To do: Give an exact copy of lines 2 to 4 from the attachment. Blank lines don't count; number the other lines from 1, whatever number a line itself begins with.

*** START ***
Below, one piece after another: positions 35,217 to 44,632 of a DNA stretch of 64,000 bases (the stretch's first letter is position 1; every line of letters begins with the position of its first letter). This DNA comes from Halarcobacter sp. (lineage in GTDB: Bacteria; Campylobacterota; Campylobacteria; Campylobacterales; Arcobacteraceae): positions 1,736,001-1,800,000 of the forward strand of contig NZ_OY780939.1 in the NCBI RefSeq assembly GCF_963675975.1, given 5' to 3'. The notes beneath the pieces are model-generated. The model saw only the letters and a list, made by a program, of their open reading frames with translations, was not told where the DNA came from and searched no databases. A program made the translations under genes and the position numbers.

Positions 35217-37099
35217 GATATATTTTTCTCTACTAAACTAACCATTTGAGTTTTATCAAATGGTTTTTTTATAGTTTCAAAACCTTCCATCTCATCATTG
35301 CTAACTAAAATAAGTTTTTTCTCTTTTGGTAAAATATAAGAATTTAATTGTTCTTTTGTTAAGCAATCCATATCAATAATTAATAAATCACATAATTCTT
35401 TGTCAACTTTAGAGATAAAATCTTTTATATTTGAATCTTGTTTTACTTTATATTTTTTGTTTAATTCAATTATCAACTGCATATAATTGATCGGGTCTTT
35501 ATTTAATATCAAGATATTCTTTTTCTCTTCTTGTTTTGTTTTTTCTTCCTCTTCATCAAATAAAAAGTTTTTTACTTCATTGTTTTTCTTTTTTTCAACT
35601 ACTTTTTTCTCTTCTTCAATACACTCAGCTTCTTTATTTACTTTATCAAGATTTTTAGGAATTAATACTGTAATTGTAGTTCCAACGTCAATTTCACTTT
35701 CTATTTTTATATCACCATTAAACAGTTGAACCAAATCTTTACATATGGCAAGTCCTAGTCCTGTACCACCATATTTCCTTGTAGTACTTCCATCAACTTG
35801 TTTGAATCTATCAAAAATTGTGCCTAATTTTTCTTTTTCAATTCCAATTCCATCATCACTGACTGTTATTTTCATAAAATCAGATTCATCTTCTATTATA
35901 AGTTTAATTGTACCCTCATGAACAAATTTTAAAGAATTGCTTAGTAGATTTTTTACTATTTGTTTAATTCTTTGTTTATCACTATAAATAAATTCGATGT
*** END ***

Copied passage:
Positions 35217-37099
35217 GATATATTTTTCTCTACTAAACTAACCATTTGAGTTTTATCAAATGGTTTTTTTATAGTTTCAAAACCTTCCATCTCATCATTG
35301 CTAACTAAAATAAGTTTTTTCTCTTTTGGTAAAATATAAGAATTTAATTGTTCTTTTGTTAAGCAATCCATATCAATAATTAATAAATCACATAATTCTT